Elements That Should Not Be There
Commercial steels are made from ores that are not pure in their oxidation state and contain contaminants. The most prevalent and detrimental of these are sulfur and phosphorus; if either is present in the steel in an amount greater than 0.05%, then the steel will become brittle, hard to shape, machine, and finish. The information on any material data sheet ensures that phosphorus and sulfur are below these critical thresholds. The stainless steel can then be worked, machined, and shaped as the engineer would expect. We will come back to this point in detail in the next part of this series when discussing austenitic stainless steel.
Another Contaminant By Design
Silicon is another contaminant. The difference here is that higher amounts of Silicon can be tolerated in the finished stainless steel. In amounts of less than 0.2%, silicon does not have any material effect on the finished stainless steel’s strength or ductility. If silicon is present in quantities above 0.4%, it will make the steel less ductile (more brittle) and make the stainless steel hard to shape. Silicon is different from sulfur and phosphorus as it is deliberately introduced in the steel manufacturing process to remove oxygen. Not all of the silicon is consumed in this de-oxygenation process, so small amounts will remain in the steel. It remains imperative that the silicon’s final concentration must be carefully controlled to ensure the best physical properties.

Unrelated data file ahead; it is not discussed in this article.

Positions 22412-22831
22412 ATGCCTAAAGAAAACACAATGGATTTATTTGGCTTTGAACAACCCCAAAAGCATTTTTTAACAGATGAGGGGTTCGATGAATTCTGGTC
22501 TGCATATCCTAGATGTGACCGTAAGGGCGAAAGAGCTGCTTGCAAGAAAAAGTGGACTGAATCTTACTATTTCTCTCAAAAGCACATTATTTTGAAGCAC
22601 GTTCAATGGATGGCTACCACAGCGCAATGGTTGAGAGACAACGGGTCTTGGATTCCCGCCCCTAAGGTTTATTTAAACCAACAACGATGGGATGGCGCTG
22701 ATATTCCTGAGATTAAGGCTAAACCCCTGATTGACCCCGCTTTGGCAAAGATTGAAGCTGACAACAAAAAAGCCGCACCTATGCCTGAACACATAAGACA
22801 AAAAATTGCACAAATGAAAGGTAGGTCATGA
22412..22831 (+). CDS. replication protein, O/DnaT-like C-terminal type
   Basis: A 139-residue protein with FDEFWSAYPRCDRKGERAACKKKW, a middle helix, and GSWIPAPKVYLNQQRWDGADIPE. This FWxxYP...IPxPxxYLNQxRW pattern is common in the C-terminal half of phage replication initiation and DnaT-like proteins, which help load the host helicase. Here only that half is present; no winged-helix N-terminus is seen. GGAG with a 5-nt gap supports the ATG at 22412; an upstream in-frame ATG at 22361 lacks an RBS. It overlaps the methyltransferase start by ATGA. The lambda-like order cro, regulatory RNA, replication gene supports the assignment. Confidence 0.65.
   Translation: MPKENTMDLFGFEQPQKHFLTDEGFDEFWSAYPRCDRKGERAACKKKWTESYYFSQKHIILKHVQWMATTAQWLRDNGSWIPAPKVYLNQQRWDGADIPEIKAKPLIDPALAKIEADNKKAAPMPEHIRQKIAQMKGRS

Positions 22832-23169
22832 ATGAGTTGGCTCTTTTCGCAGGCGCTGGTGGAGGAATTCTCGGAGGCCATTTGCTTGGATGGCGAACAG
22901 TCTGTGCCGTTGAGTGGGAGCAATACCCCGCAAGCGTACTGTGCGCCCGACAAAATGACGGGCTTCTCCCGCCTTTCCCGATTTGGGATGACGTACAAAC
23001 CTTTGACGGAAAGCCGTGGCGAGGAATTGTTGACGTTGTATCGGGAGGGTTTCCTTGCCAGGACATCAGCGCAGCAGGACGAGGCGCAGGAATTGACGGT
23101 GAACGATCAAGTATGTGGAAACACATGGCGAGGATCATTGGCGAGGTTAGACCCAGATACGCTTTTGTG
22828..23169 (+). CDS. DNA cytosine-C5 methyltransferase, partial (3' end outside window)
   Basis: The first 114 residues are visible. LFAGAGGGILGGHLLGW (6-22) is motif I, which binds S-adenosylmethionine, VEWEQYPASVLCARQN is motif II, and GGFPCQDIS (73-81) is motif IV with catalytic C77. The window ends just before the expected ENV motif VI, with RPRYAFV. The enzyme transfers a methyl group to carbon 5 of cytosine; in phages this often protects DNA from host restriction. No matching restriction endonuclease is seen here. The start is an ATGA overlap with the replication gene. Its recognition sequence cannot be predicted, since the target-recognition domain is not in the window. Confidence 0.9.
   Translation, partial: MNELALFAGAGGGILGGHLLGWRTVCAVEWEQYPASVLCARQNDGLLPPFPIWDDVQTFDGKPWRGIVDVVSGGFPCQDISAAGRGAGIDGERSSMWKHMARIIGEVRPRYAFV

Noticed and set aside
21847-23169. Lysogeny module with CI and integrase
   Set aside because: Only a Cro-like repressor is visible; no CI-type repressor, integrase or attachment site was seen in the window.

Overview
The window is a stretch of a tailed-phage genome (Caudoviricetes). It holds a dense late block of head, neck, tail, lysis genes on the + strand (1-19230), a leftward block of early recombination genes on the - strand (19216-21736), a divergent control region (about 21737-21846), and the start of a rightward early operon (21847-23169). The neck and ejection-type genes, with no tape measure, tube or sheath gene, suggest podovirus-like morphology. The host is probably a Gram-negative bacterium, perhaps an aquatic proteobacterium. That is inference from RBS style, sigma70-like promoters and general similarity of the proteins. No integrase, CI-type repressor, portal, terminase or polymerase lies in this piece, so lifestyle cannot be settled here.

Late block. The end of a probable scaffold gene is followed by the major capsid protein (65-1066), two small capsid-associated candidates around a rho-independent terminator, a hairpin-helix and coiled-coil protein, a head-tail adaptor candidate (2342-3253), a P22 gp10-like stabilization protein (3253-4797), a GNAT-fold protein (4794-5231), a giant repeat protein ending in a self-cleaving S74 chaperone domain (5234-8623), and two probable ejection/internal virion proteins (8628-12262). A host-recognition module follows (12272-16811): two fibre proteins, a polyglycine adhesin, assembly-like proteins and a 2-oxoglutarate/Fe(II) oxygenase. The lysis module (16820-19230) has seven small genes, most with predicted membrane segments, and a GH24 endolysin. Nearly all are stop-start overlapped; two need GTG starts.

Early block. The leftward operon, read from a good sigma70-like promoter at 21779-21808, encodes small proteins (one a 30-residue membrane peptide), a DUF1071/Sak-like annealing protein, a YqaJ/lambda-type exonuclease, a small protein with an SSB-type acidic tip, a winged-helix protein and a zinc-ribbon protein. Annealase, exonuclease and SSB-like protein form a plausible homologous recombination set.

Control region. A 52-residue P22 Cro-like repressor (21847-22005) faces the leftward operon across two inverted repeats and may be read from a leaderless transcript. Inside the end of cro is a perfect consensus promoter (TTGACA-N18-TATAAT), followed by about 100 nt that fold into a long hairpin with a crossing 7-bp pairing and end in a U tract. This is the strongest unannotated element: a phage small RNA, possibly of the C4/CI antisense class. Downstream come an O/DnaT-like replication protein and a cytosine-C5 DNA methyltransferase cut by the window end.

That leaves molybdenum and nitrogen that are both added in small quantities. These two elements improve steel’s resistance to pitting and crevice corrosion, especially in chlorides. This is particularly important because salt is chloride and particularly corrosive to steel. Both body sweat and seawater have a high salt concentration (chloride), so these small additions are significant for any steel used in watchmaking.
The Journey So Far
Steel is an alloy of iron and carbon. Stainless steel is an alloy of steel where the alloying elements reduce, or more ideally wholly remove, any corrosive reaction. The introduction of chromium and nickel achieves this, but the addition of other elements in small quantities can improve this further.
Here we have focused on the observable physical properties, which a user would be most interested in. The alloying of steel also change the structural properties of steel. These cause significant changes to the stainless steel at the atomic level and are most important to the engineer designing the watch manufacturing process.
Next time we will look into this strange term “austenitic,” which is most important in the manufacture of a watch case. This will take us into the various processes that a watch case goes through on its journey from a piece of sheet steel to a finished and polished watch case. The structural properties of the steel will be revealed to be critical to making a high-quality watch case.